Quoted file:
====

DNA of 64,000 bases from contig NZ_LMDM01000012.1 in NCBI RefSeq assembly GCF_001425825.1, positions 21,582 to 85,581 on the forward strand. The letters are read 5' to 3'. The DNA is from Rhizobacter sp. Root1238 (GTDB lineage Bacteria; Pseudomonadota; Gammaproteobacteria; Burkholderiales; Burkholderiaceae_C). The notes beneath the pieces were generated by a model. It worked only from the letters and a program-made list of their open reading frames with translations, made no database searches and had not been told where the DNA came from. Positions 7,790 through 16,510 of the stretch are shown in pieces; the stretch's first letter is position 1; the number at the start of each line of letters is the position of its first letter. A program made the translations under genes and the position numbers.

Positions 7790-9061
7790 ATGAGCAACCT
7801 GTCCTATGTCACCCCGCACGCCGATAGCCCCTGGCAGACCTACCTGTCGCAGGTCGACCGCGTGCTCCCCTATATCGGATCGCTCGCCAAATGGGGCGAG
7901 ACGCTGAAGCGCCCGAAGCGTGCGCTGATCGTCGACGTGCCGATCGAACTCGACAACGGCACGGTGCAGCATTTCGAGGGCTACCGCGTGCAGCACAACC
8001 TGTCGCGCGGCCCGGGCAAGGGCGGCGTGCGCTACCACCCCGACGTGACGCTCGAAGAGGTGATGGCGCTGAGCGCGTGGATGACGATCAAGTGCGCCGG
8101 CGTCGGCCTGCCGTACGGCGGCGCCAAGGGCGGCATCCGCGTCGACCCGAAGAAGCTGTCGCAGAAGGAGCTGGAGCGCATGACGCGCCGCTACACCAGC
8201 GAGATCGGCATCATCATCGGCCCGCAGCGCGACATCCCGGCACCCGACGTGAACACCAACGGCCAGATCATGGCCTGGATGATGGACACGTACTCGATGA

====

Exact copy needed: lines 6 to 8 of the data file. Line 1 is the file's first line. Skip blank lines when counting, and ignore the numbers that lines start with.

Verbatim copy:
8001 TGTCGCGCGGCCCGGGCAAGGGCGGCGTGCGCTACCACCCCGACGTGACGCTCGAAGAGGTGATGGCGCTGAGCGCGTGGATGACGATCAAGTGCGCCGG
8101 CGTCGGCCTGCCGTACGGCGGCGCCAAGGGCGGCATCCGCGTCGACCCGAAGAAGCTGTCGCAGAAGGAGCTGGAGCGCATGACGCGCCGCTACACCAGC
8201 GAGATCGGCATCATCATCGGCCCGCAGCGCGACATCCCGGCACCCGACGTGAACACCAACGGCCAGATCATGGCCTGGATGATGGACACGTACTCGATGA